The Slippery Slope of Encryption and Terrorism

encryption photoThis is really bugging me: Two nights in a row, on major news outlets reporting on the horrific attack on Paris, I have heard the reporters say things like, “the terrorists used encryption technology to ‘go dark’.”

I heard that on CBS evening news tonight (slightly paraphrased).

Last night on CNN, Poppy Sanchez (or whatever her name is) said that encryption was used to hide all of their communications, and that it was very concerning.

They are alluding to encryption as a bad thing because the terrorists used it to coordinate their attacks. They may have used automobiles too, but they didn’t seem concerned about that.

Why this attention to encryption irks me is because there has been a concerted effort by governments of the world (ours in the forefront) to get major tech companies (Google, Amazon, Facebook, more) to build so-called “backdoors” into encryption technology.

That means that if you send an encrypted message to someone, otherwise unreadable by anyone except the person you sent it to, it can still be read through this “backdoor” by the governments who are in cahoots with the tech companies, allegedly to be able to monitor communications amongst the bad guys.

You’d think that’s a good idea, right? Well, it’s been proven over and over again that backdoors get found and exploited by people who are not supposed to find them.

That is what hackers do, for better or for worse, and it’s usually for the better. You heard me correctly. Hackers find exploits and tell people about them so that they get fixed, and make everyone safer.

That is what my day job involves, actually. Sure, there are evil hackers who like to exploit these things for nefarious purposes, but that’s why we continue to find vulnerabilities and fix them.

The news outlets are pushing this idea that encryption is some dark arts majik that terrorists are using, while no one else would ever dare need such a thing. I worry that this will give the general public the wrong idea: that encryption = terrorism, so we need to do something about it.

What better time to push this idea than after a terrible tragedy?

I will link to my favorite article about encryption. It’s short, and it makes sense, and you should read it. For now, a quote:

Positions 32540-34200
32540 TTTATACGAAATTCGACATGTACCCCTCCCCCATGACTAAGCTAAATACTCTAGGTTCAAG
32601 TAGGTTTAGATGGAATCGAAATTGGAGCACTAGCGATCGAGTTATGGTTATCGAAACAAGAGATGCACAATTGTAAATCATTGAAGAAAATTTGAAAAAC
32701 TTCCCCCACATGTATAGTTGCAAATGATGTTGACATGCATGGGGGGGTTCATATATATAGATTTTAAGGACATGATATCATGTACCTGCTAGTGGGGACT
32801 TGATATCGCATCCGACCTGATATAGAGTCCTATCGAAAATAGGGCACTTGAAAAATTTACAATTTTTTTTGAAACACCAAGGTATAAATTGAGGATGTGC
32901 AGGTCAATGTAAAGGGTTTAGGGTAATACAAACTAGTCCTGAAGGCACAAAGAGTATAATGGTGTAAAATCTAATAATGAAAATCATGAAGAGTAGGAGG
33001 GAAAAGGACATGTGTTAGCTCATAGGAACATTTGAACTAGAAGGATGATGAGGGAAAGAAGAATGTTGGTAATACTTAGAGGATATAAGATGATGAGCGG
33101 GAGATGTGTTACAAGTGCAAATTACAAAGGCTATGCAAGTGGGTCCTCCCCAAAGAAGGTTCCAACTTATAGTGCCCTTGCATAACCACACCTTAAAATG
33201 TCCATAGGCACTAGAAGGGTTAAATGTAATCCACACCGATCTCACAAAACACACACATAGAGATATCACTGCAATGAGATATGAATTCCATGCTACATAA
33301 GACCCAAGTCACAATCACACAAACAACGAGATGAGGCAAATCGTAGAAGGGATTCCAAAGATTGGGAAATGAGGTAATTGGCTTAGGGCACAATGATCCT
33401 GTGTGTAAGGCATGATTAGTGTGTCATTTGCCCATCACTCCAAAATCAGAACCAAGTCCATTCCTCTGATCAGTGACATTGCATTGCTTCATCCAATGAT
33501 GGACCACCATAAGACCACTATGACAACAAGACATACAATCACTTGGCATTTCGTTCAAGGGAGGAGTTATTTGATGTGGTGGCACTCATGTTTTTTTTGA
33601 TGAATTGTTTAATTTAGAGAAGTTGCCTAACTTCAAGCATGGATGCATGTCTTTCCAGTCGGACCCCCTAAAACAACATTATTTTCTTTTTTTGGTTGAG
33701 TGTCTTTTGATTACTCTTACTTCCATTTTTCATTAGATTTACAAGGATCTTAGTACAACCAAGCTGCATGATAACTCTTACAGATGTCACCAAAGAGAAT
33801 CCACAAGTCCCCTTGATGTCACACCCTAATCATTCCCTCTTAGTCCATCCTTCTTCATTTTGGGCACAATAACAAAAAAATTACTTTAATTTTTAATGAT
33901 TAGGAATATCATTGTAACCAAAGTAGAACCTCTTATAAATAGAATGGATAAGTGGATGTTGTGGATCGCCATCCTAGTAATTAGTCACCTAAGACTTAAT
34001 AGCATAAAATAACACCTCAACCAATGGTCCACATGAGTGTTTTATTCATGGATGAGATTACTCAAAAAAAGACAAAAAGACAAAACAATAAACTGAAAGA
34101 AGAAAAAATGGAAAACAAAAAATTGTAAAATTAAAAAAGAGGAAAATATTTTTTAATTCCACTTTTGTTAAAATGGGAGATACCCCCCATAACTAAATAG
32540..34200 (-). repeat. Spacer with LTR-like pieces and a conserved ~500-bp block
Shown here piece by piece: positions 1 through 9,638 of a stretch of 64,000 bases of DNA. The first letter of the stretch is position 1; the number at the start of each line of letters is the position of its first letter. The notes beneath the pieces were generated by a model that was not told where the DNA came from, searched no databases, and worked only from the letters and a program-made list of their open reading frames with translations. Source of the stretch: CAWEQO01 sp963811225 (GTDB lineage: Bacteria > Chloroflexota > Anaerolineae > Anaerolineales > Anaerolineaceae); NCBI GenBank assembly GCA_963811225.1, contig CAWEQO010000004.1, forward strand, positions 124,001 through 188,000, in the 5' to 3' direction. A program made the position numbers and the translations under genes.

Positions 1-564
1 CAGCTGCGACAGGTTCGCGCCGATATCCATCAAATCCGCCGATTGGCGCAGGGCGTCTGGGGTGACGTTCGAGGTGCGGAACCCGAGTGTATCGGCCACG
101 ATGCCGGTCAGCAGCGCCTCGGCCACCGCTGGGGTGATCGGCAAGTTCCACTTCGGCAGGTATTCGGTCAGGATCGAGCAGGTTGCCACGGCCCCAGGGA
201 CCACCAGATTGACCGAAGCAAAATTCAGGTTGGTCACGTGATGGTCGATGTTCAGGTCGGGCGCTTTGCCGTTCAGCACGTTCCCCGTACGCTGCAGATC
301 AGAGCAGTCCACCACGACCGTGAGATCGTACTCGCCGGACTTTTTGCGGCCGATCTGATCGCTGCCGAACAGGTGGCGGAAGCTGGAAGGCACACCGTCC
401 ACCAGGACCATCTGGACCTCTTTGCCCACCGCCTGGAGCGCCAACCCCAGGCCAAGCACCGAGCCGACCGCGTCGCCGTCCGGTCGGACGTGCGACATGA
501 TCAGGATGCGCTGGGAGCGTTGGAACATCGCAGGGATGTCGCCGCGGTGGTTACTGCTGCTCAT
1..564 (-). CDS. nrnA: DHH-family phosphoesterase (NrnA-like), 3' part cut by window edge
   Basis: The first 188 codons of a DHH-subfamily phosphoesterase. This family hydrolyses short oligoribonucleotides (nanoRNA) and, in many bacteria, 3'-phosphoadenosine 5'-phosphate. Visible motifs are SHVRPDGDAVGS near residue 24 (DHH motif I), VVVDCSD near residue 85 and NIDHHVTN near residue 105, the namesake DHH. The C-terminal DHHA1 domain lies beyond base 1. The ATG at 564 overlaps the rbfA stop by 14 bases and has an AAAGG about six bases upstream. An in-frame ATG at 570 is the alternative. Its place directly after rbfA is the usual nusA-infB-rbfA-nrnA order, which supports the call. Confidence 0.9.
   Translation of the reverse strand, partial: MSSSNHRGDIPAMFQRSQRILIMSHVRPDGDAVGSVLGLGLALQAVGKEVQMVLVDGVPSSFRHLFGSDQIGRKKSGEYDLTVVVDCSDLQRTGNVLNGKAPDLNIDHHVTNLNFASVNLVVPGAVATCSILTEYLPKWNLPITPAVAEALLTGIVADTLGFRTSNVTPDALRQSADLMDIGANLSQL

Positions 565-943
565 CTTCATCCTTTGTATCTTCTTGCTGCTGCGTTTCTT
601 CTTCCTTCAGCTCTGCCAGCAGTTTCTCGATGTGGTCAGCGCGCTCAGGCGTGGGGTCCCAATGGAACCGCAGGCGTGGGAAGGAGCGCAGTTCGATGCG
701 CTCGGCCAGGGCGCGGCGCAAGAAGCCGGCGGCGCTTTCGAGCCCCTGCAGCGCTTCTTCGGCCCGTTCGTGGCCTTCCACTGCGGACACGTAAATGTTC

Today, we are seeing government pushback against encryption. Many countries, from States like China and Russia to more democratic governments like the United States and the United Kingdom, are either talking about or implementing policies that limit strong encryption. This is dangerous, because it’s technically impossible, and the attempt will cause incredible damage to the security of the Internet.

–Bruce Schneier, in Why We Encrypt


Edit (9:4pm): I missed the story circulating about this exact topic, confirming everything above.

Photos by Encryptomatic,

What Your Internet Plan Will Look Like Without Net Neutrality

If Senator John McCain has way by defeating the FCC’s move to support Net Neutrality with his “Internet Freedom Act“, this is what your Internet plan options could easily look like:


Say “goodbye” to experiencing the World Wide Web as you know it, and say “hello” to experiencing it as you do your cable TV, with restrictions on what you get unless you want to pay more, and unless the content providers pay more to be listed there.

As usual, the notion that a “government takeover” and a “marxist plot” are being bantered around to generate support for McCain’s bill through fear and ignorance. It goes without saying that McCain was the biggest beneficiary of  telco/ISP money in 2008, to the tune of $894,379.

Picture courtesy of some quink at Reddit.  Click the pic for the full-size image.


Today is the last day to register to vote in the November 7 elections, for you folks living in North Carolina.

I was pleased to find out that it is now possible to check your voting eligibility at the North Carolina State Board of Elections web site, where you can find out where you are supposed to go to vote, and even see pictures of the facility. Something I’ve had problems with during past elections is that they keep changing where I am supposed to go. I’ll show up one place, then learn I have to go somewhere else.

That should be fixed now with the online information available.

I have always believed that if you don’t vote, you don’t have the luxury of complaining about problems with the government. I know I’ll be voting for change this year, intending to oust the antiquated Charles Taylor in favor of Heath Shuler. And according to a poll released yesterday, Shuler is leading!